Among the three new deaths reported Thursday are a Salt Lake County woman over age 85 who was a long-term care facility resident, a Salt Lake County man between 60 and 85 who was hospitalized at the time of his death, and a younger Utah County man between age 18 and 60, who also died at the hospital, according to the health department.

The state has tested more than 254,668 people so far, with an overall positivity rate of 5.2% among those tested, but Dunn said that rate has almost doubled over the past two weeks.

State epidemiologist Dr. Angela Dunn speaks at a press conference at the Capitol in Salt Lake City on Thursday, June 11, 2020. | Spenser Heaps, Deseret News

In the weeks leading up to Memorial Day, she said, the percent of positive tests hovered around 4 to 4.5%. In the last two weeks, however, positive results jumped to a 7% weekly average and to 10% positivity in the last week.

Until there is a decrease in the number of new infections in more places throughout the state, Herbert said the “yellow” phase will have to stand.

“We all want to return to a new normal, to green, with less restrictions,” he said. “Nobody wants to have that happen quicker than me.”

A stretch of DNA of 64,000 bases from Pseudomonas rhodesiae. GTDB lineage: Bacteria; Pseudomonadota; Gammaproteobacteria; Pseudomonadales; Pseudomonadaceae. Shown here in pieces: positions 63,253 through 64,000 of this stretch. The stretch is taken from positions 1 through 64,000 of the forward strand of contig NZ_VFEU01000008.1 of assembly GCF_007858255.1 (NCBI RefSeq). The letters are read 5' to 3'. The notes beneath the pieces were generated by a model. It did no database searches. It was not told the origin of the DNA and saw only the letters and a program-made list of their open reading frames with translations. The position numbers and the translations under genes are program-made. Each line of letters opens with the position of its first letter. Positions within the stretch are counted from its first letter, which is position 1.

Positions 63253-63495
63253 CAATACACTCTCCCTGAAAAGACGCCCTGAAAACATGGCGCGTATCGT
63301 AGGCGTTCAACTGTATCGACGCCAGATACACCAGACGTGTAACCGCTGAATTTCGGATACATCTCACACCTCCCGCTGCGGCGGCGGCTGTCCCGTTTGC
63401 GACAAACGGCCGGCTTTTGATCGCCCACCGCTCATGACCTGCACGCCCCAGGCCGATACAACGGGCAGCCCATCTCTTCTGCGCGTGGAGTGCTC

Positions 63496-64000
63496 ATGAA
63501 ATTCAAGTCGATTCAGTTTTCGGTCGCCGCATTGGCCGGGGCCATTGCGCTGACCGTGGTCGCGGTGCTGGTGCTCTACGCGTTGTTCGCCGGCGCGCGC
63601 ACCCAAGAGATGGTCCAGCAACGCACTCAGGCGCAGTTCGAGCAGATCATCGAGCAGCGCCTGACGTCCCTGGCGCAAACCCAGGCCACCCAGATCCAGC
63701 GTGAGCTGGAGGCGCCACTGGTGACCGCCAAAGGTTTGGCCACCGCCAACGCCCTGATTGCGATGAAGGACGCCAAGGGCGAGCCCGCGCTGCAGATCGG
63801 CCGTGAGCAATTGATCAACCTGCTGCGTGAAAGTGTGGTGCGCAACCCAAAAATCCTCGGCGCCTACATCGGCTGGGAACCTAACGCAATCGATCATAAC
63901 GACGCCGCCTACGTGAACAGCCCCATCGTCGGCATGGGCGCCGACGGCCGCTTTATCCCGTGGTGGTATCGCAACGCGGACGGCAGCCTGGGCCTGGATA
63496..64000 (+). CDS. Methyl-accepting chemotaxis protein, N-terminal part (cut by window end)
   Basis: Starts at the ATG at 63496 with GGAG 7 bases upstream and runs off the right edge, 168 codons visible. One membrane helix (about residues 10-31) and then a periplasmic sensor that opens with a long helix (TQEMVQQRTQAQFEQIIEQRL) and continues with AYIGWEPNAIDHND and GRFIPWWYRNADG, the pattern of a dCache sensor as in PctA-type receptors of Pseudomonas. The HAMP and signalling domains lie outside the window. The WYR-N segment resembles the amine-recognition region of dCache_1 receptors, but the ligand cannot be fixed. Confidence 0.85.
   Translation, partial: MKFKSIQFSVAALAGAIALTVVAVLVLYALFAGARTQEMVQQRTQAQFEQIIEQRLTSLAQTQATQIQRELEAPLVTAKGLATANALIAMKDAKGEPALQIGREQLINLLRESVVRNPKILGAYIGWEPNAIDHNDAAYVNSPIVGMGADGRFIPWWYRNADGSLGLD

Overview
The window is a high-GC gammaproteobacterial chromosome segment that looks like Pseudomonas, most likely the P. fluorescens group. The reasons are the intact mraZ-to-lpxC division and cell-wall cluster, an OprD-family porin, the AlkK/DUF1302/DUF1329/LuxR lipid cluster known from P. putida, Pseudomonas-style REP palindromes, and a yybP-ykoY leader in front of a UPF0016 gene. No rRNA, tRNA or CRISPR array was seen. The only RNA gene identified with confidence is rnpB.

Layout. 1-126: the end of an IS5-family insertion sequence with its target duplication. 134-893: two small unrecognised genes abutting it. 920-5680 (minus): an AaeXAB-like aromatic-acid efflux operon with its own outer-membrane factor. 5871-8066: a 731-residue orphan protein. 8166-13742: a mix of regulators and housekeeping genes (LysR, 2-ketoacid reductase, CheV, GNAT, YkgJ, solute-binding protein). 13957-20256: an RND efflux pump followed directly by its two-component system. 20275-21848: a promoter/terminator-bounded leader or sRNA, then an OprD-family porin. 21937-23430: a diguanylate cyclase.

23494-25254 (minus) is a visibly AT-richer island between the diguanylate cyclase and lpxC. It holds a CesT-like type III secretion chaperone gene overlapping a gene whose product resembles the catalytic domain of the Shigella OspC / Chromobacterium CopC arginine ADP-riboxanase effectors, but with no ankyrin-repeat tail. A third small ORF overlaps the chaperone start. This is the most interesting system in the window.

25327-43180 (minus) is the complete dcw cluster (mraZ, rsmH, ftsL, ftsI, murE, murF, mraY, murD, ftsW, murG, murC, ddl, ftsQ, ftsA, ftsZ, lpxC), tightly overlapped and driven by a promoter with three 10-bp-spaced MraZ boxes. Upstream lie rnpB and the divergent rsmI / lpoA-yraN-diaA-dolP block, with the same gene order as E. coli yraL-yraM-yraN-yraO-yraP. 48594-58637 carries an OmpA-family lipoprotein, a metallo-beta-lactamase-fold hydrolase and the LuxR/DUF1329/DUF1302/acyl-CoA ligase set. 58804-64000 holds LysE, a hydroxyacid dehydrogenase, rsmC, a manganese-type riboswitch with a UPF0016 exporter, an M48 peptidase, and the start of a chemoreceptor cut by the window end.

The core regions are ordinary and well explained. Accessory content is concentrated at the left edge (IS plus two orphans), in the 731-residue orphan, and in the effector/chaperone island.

Three months of restrictions, Herbert said, “seems like three years.”

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He said only the data will dictate when restrictions can be lifted, and right now, it remains unknown whether the increase in cases is due to fewer restrictions or more people not taking the public health recommendations seriously.

“I think it is wise to take a pause, certainly in the more populated areas ... to watch and monitor this closely,” Herbert said.

“It is easy to become lackadaisical and complacent. It looks nice outside. I can’t see the virus. It’s great to be outdoors and we get back to our old habits, which is understandable,” he said.

“What we’re saying to people is: This is serious. Most people believe it’s serious. We’re also asking something that is a little hard to do and that is to change your habits. Change how you interact with people. Wear the mask when you can’t have social distancing — as a precaution for yourself, but also to not spread it.”

The latest breakdown of Utah cases, hospitalizations and deaths by health district:

  • Salt Lake County, 6,776; 553 hospitalized; 87 deaths.
  • Utah County, 2,444; 128 hospitalized; 19 deaths.
  • Bear River (Box Elder, Cache, Rich), 878; 30 hospitalized; 2 deaths.
  • Southwest Utah, 718; 54 hospitalized; 4 deaths.
  • Davis County, 620; 53 hospitalized; 4 deaths.
  • Summit County, 442; 40 hospitalized; 0 deaths.
  • Weber-Morgan, 423; 46 hospitalized; 8 deaths.
  • San Juan County, 343; 33 hospitalized; 5 deaths.
  • Wasatch County, 341; 15 hospitalized; 2 deaths.
  • Tooele County, 158; 10 hospitalized; 0 deaths.
  • Central Utah, 54; 5 hospitalized; 0 deaths.
  • Southeast Utah, 28; 0 hospitalized; 0 deaths.
  • TriCounty (Uinta Basin), 27; 1 hospitalized; 0 deaths.